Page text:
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Tenants charged up to £780 to move home

Generation Rent has renewed its calls for the government to ban letting agents from charging fees to tenants. 

The group’s ongoing research of more than 700 agents confirmed that fees across the country vary widely, for what it says are essentially standard services. It says this indicates that many letting agents are charging disproportionate fees to a captive market.

Generation Rent’s website lettingfees.co.uk reveals that setting up a tenancy costs the typical two-person household £386, on top of rent, deposit and moving costs.


While four agents charge nothing, the highest set of fees for two people was £780, charged by Skampi in the London Borough of Tower Hamlets.

Letting agents have been required by law to publish their fees since the Consumer Rights Act 2015, but the research finds 14% of them are not doing so and could be fined £5,000.

Fees charged to tenants by landlords became illegal in Scotland in 2012.

Working in partnership with technology company Inkleby, Generation Rent and its volunteers gathered fees data from letting agents across eight London boroughs as well as Manchester and York. The findings will serve as a guide for tenants in those areas so they can avoid the worst operators.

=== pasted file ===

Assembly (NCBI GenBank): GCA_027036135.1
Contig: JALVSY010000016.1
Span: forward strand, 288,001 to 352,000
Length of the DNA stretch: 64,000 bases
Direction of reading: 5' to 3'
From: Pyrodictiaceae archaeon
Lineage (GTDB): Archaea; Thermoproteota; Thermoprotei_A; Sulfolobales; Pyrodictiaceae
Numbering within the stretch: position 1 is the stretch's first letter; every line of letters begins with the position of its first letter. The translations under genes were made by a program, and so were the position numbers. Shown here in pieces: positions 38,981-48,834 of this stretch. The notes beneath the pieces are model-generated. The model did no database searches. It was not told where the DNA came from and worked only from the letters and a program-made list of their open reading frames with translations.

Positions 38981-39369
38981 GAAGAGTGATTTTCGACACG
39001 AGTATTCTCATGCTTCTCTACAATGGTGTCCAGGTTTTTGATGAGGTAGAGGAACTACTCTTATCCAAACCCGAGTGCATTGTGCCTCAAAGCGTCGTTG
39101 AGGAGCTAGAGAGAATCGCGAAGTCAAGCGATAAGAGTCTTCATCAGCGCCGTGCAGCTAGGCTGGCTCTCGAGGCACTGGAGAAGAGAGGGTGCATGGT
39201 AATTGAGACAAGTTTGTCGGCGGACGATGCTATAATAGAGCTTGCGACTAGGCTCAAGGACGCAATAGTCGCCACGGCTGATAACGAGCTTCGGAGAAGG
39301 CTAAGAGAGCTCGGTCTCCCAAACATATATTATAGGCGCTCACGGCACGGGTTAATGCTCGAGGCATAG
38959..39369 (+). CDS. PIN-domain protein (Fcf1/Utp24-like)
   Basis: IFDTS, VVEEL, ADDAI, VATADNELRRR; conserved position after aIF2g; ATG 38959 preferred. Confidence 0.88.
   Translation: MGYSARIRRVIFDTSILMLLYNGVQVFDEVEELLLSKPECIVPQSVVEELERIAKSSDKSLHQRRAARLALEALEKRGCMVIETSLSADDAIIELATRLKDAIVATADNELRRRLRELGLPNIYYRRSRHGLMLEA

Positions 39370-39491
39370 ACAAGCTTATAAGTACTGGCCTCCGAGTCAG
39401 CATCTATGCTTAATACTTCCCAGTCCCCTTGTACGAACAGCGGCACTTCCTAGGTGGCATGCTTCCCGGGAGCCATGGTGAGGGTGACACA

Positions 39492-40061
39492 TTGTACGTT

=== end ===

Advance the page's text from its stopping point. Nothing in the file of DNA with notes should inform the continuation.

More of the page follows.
Recent Shelter research found that home ownership will be accessible only to people earning more than £64,000 by 2020, meaning that more people will be stuck renting.

Betsy Dillner, director of Generation Rent, said: “Competition for homes is fierce, so tenants aren’t in a position to avoid paying letting fees, and agents often charge what they like. If tenant fees were banned, agents could start competing properly for business, and tenants wouldn’t have to dip into their savings to be able to move home.

“This project draws on the energy and enthusiasm of our volunteers and their hunger for a better deal from the rip-off lettings market.”

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  • Peter Lassman

    Charges need to be regulated and why are Agents that do not Publish their fees not being fined the maximum of £5000 ? what is the point of making LAWS if they are not upheld and implemented. This GOVERNMENT clearly needs money as it wastes it so easily and if it collected Revenue from this source it might leave the BTL market alone

  • Paul Knox

    It's a market economy. If the fees are too high, landlords will change agents as tenants will avoid the agents who charge too much.

    Agree with Peter (above) fine the agents who don't publish clear fees.


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